About. The following is an excerpt from an editorial that appeared in The New Criterion, a Bradley Foundation grant recipient. The writers highlight the Montpelier Foundation’s decision to embrace the fashionable reframing of the American Founding, including how visitors to the estate of James Madison should understand his legacy.
If chattel slavery hadn’t existed in the United States, the Left would have had to invent it. What we mean is that the idea of slavery has become so dear to the disciples of identity politics that without its moral sanction they would be lost. Absent the original sin of slavery, the entire racialist racket that holds our society hostage would sputter to an inglorious halt. The race hustlers promoting “affirmative action” (i.e., race- or sex-based discrimination) would be out of business, as would the real-estate magnates and firebugs of Black Lives Matter. Ditto the angry historical fantasists behind The 1619 Project. Forget that most societies practiced slavery throughout history. Is anyone asking for “reparations” because their ancestors may have been enslaved by the Egyptians, the Persians, the Greeks, or the Romans? Forget that slavery ended in the United States more than one hundred and fifty years ago because Abraham Lincoln prosecuted a brutal civil war to keep the country together and end the “peculiar institution,” which was not peculiar at all. (When, by the way, will slavery end in Islamic society, or India, or China?) The world has had numerous long-distance trades in slaves of different phenotypes. Most of the West African slaves who made their way to America were sold into servitude by black African slavers.
Those impolitic facts are what the Bolsheviks of old called “counterrevolutionary.” That is, they are politically “false” even if empirically true. The wardens of wokeness tell us that they hate slavery and its legacy. Doubtless in one sense they do. But they are divided in their minds. They also cherish the historical fact of slavery. For one thing, they understand that it is their irrevocable meal ticket. They also perceive that it is an imperishable source of emotional power. Because it is a wound that can never heal, it is also a sin that white society can never expiate—which is why they tell the world that the legacy of slavery is ubiquitous and ineradicable.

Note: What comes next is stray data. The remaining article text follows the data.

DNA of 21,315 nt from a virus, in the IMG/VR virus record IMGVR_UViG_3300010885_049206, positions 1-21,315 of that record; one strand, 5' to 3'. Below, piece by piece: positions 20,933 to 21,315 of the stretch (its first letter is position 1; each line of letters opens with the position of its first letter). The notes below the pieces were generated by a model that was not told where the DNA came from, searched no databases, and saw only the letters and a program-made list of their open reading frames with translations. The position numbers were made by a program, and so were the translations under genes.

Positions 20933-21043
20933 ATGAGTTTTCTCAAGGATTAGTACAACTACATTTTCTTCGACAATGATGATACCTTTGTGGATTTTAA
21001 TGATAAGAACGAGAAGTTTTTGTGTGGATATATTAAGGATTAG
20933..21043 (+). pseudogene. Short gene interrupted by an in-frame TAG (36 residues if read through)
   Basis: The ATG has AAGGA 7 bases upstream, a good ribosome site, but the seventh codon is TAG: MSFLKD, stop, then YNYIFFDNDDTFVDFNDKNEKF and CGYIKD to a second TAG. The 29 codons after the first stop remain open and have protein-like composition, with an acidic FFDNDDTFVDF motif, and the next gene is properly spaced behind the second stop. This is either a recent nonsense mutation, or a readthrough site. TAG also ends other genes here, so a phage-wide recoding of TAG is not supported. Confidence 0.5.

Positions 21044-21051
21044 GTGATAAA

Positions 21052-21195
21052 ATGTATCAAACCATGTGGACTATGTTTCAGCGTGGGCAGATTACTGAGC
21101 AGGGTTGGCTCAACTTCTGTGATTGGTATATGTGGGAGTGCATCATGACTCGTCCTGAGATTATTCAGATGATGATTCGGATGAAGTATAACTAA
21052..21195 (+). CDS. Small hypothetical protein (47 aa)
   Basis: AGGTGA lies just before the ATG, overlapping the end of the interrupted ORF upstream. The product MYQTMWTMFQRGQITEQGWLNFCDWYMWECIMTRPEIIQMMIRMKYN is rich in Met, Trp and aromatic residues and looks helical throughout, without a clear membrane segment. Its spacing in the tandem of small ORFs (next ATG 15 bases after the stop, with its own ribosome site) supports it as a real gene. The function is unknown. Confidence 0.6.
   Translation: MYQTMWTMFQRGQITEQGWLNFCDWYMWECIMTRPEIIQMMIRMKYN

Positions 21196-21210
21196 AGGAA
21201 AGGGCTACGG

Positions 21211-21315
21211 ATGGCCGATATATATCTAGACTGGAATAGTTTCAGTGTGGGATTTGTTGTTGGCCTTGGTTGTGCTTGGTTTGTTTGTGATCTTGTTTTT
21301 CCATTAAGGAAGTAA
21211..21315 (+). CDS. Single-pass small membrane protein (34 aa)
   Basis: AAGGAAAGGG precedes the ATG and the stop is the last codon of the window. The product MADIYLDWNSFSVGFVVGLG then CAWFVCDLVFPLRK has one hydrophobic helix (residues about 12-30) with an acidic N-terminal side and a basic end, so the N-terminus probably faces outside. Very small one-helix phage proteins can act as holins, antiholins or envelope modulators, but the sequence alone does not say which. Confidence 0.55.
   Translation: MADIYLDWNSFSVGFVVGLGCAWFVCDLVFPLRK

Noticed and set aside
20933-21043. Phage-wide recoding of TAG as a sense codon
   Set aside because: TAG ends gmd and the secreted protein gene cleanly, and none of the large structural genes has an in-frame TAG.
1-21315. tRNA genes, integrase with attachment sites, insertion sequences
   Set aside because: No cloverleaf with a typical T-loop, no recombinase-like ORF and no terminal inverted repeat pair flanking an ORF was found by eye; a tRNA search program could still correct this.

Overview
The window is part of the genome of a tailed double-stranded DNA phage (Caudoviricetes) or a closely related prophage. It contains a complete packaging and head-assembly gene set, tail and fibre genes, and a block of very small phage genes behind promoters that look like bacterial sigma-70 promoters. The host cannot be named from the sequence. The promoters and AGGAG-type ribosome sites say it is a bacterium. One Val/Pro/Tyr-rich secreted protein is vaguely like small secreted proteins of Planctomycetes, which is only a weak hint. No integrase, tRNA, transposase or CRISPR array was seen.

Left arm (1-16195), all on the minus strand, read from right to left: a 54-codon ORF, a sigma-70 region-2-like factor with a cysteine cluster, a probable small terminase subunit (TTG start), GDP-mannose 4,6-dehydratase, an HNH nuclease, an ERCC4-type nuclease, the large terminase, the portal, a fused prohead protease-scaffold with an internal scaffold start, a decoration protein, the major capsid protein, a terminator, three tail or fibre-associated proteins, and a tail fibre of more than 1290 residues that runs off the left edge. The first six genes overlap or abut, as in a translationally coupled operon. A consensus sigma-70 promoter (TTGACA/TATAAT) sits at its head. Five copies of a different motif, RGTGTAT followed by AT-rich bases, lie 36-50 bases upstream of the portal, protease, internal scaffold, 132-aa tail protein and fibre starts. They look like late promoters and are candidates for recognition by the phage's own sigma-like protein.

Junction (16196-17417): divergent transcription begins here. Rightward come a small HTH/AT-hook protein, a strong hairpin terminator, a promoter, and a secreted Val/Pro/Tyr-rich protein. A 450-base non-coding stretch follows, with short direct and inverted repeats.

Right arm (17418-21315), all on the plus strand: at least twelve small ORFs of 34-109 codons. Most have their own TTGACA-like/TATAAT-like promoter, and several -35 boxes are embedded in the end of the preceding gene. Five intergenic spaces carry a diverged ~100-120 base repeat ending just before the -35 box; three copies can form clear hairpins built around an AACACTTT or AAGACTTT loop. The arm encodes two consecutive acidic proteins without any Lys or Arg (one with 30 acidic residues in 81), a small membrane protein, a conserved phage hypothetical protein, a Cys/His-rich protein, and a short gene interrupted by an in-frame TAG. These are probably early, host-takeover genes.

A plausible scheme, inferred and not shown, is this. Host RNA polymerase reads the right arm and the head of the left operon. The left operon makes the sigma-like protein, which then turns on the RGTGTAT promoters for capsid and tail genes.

But if that were true, why should anyone have ever bothered to campaign against it? It would be like campaigning against the onset of night.
It is a thriving concern, and its latest victim is James Madison, the coauthor of The Federalist Papers, principal drafter of the US Constitution, and fourth president of the United States. Madison, you see, like many of America’s founders, owned slaves. He disapproved of the institution of slavery, but he never freed his own slaves, not during his lifetime nor in his will. Moreover, he acquiesced to its recognition in the Constitution because (as he put it in 1788) “Great as the evil [of slavery] is, a dismemberment of the union would be worse.” This, by the way, is essentially the same position Lincoln maintained in the run-up to the Civil War.
The professional race-mongers have had their innings with Jefferson, Washington, and other founders who have been weighed and found wanting. Now it is Madison’s turn. The occasion is the takeover of Madison’s Virginia home, Montpelier, by the revisionist race lobby. Madison died practically bankrupt, and his widow had to sell Montpelier soon after his death in 1836. The property was acquired by the National Trust for Historical Preservation in 1984 and restored to its original lineaments as a “monument to the Father of the Constitution.”
On the issue of slavery, James Madison was not a moral paragon. But he was an enlightened and humane man who was fondly remembered by at least some of his former slaves. Paul Jennings, one such figure, called Madison “one of the best men that ever lived” and went out of his way to help Dolley, Madison’s widow, in her impoverished last years. Madison objected to using the word “slave” in the Constitution because he “thought it wrong to admit in the Constitution the idea that there could be property in men.” Accordingly, he resorted to euphemisms, a practice that, as Lynne Cheney notes in James Madison: A Life Reconsidered (2014), had two purposes. On the one hand, it was “a way of avoiding the terrible truth that slavery existed.” On the other, it “also allowed the delegates to create a document suitable for a time when it would not.” Citing the political scientist Robert Goldwin, Cheney notes that the founders thus “created a constitution for a society that would offer more justice than their own.” That approach, it seems to us, betokens a farsightedness and generosity of spirit sadly lacking among the race-obsessed vigilantes who are despoiling our history.